SYNOPSIS: It's 2029. Mutants are gone--or very nearly so. An isolated, despondent Logan is drinking his days away in a hideout on a remote stretch of the Mexican border, picking up petty cash as a driver for hire. His companions in exile are the outcast Caliban and an ailing Professor X, whose singular mind is plagued by worsening seizures. But Logan's attempts to hide from the world and his legacy abruptly end when a mysterious woman appears with an urgent request--that Logan shepherd an extraordinary young girl to safety. Soon, the claws come out as Logan must face off against dark forces and a villain from his own past on a live-or-die mission, one that will set the time-worn warrior on a path toward fulfilling his destiny.
Winter has come.
It’s midnight in the garden of humans and mutants.
Go ahead and add any other metaphor for darkness that you wish since it’s impossible to overdo the somber tone of Logan. The performances are perfect and the production values are sky high, but director James Mangold brings to the screen a film that is unrelentingly intense. Logan is rated R for language and extremely brutal violence, but unlike the other R-rated superhero film Deadpool which was wickedly funny, there’s no humor in it.
Set in 2029 when the mutant population has dwindled, Logan (Hugh Jackman) is reduced to working as a limo driver. He’s in rough shape as his self-healing factor dwindles, and he’s suffering from adamantium poisoning. He’s also taking care of Dr. Charles Xavier (Patrick Stewart) who’s now in his nineties and alternately lucid and senile. Logan has hidden Charles in an abandoned smelting plant just across the Texas border in Mexico. Charles suffers from seizures, which with his telepathic powers, can turn deadly for anyone in the immediate area. At the minimum, people will be paralyzed. Logan buys illegal drugs to keep the seizures under control. Also caring for Charles is albino mutant Caliban (Stephen Merchant), a gentle being who can sense and locate other mutants.
A desperate woman, Gabriella (Elizabeth Rodrigues), approaches Logan begging him to help her get a young girl, Laura (Dafne Keen) to a safe haven called Eden in North Dakota so that she can cross the border to safety into Canada. Logan refuses, but, of course, it won’t be that simple. Soon a ruthless security officer, Pierce (Boyd Holbrook), turns up looking for her, too. He works for an outfit called Transigen, run by Dr. Rice (Richard E. Grant), located in Mexico because its work is illegal in the States. Pierce leads a team of Reavers, criminal cyborgs, who will stop at nothing to capture and kill Laura.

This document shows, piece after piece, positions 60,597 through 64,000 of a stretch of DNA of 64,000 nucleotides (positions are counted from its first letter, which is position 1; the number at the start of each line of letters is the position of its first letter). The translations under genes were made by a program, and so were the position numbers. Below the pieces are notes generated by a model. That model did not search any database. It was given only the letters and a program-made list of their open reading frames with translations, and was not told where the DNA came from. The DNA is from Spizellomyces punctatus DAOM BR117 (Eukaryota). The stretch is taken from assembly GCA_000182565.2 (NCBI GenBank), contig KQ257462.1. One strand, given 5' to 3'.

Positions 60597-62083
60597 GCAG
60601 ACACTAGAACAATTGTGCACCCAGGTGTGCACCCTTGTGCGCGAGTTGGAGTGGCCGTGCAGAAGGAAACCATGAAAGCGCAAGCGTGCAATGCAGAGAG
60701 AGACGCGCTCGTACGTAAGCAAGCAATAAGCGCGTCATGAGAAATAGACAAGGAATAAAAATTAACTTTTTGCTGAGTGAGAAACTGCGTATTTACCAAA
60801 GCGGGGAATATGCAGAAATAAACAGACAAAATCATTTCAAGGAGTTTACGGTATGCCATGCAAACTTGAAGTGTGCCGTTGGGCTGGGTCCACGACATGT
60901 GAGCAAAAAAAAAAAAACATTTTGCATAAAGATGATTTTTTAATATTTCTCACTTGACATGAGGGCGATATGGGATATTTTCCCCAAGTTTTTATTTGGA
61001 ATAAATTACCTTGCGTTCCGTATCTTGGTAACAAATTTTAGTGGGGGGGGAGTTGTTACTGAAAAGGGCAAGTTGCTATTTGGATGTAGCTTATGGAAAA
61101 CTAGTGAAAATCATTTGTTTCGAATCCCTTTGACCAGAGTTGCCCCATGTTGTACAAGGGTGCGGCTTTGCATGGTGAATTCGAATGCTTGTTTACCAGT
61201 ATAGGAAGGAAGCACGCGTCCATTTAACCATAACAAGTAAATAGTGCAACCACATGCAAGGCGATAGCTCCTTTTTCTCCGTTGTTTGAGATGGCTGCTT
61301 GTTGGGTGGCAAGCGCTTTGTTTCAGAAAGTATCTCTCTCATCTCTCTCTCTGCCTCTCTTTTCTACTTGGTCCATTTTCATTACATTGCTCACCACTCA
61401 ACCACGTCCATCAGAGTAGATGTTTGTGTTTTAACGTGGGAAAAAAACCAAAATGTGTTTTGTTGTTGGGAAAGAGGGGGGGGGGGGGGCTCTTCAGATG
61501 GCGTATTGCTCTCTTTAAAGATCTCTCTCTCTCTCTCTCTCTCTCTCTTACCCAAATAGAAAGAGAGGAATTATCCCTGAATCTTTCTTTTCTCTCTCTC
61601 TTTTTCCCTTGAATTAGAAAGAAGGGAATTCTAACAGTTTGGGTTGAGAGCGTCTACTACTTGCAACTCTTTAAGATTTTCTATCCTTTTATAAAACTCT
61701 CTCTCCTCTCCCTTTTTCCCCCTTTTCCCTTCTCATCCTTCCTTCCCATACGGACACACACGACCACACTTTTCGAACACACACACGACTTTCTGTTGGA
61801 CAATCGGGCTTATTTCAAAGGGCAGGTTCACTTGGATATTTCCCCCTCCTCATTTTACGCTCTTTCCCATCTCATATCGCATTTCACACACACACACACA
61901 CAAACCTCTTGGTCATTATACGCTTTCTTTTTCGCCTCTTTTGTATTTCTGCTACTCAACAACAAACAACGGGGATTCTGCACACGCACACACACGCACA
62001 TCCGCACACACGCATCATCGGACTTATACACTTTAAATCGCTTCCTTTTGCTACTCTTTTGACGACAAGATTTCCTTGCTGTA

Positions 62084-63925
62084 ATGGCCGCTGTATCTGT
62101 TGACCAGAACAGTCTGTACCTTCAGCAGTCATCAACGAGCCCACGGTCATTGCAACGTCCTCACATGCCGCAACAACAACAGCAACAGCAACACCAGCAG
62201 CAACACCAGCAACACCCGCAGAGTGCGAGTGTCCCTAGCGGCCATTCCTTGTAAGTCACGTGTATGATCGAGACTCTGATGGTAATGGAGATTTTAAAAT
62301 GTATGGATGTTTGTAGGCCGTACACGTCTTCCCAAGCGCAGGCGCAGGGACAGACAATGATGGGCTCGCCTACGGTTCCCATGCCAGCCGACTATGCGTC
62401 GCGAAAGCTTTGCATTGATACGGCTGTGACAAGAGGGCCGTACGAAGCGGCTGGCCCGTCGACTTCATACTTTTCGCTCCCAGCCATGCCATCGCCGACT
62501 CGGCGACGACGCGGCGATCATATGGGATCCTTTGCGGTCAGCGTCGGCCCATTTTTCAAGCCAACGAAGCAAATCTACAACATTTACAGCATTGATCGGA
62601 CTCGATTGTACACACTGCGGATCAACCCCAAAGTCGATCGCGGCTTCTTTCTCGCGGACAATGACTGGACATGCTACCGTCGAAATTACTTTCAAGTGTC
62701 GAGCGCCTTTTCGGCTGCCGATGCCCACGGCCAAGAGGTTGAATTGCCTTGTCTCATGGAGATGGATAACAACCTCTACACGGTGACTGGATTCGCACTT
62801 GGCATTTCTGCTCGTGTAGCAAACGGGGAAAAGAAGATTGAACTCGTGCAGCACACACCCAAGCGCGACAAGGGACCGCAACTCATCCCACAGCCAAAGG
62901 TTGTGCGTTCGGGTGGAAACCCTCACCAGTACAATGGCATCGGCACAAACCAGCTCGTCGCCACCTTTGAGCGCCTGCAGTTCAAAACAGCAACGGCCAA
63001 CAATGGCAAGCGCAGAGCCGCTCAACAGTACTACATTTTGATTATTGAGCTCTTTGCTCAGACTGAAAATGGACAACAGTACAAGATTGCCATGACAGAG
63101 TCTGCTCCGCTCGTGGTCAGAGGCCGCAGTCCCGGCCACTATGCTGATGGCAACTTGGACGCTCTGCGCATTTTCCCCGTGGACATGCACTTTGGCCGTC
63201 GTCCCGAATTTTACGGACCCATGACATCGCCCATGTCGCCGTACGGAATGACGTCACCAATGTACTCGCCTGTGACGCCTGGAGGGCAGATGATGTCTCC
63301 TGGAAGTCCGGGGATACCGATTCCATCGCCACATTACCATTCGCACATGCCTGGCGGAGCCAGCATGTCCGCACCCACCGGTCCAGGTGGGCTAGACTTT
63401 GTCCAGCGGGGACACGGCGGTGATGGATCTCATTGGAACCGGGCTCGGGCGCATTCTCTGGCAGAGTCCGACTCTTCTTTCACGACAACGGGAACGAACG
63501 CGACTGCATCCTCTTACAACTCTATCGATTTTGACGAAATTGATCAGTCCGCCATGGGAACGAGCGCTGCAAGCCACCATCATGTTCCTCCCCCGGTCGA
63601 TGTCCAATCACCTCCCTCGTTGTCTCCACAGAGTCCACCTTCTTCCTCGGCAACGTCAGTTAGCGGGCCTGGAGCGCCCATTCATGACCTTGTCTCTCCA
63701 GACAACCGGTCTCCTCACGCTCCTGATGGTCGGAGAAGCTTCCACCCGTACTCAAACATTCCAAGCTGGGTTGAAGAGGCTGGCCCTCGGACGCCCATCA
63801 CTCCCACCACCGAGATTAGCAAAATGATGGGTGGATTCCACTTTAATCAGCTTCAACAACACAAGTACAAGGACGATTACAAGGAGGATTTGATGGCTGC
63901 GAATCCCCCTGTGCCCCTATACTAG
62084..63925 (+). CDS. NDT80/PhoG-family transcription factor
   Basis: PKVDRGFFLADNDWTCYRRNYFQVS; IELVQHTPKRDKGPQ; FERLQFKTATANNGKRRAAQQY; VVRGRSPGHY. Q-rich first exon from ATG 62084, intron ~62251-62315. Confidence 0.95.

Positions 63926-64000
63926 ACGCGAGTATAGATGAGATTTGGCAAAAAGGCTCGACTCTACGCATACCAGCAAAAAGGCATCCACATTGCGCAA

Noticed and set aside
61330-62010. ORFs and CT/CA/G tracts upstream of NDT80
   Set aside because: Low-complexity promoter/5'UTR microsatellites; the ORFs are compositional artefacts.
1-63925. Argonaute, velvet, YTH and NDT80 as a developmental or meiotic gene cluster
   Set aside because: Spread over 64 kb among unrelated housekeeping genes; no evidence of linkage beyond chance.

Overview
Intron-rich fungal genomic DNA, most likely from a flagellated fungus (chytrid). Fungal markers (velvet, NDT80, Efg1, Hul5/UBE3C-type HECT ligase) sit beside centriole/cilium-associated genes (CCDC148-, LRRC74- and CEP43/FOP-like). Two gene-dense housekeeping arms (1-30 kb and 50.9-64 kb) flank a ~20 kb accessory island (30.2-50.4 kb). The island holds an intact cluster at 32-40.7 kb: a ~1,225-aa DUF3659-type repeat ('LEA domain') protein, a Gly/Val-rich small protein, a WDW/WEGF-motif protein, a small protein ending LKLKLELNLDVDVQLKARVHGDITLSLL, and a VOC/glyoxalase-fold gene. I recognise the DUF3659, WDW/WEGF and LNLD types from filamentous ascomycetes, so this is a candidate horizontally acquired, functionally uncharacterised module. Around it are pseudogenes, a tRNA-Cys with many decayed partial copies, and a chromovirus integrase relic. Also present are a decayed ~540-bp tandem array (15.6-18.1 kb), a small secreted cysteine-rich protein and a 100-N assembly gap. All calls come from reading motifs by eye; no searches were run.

Why, you may ask, would anyone want to kill a child? Laura is not just any child. She’s part of an experimental group of clones who were reproduced using the DNA of mutants in hopes of using their powers as weapons. The children, however, had different ideas and escaped.
Charles informs Logan that Laura is very much like him which becomes obvious when her adamantium talons pop out. Logan as a father? Well, sort of. It’s his DNA that produced her. He reluctantly agrees to help Laura get to Eden even though he doesn’t think it exists. At this point, the film turns into a traditional chase film. The bulk of the film revolves around Logan’s desperate struggle to help Laura and the other child victims.
The Logan character is loosely based on a story arc in the comics titled “Old Man Logan”. Rather than the superhero of his previous films as Wolverine, Jackman is physically weakened, sporting gray hair and a limp. The character is much more human and vulnerable. When Jackman said that this would be his last performance as Wolverine, he wasn’t kidding.
The R-rating is well-deserved. We’re used to seeing Wolverine slice and dice bad guys, but we’re not used to seeing a kid do it. There’s blood and guts galore and plenty of F-bombs. There a number of surprises in the story line, which I won’t reveal here, but suffice it to say that Logan is definitely not a feel-good film. The film is long, and it felt a bit like an ordeal at times.
As I said earlier, you’ll find no fault with the performances or the production in general, but it’s definitely not a date-night viewing experience. Logan is for Marvel’s X-Man fan base, and they will love it. - JoAnne Hyde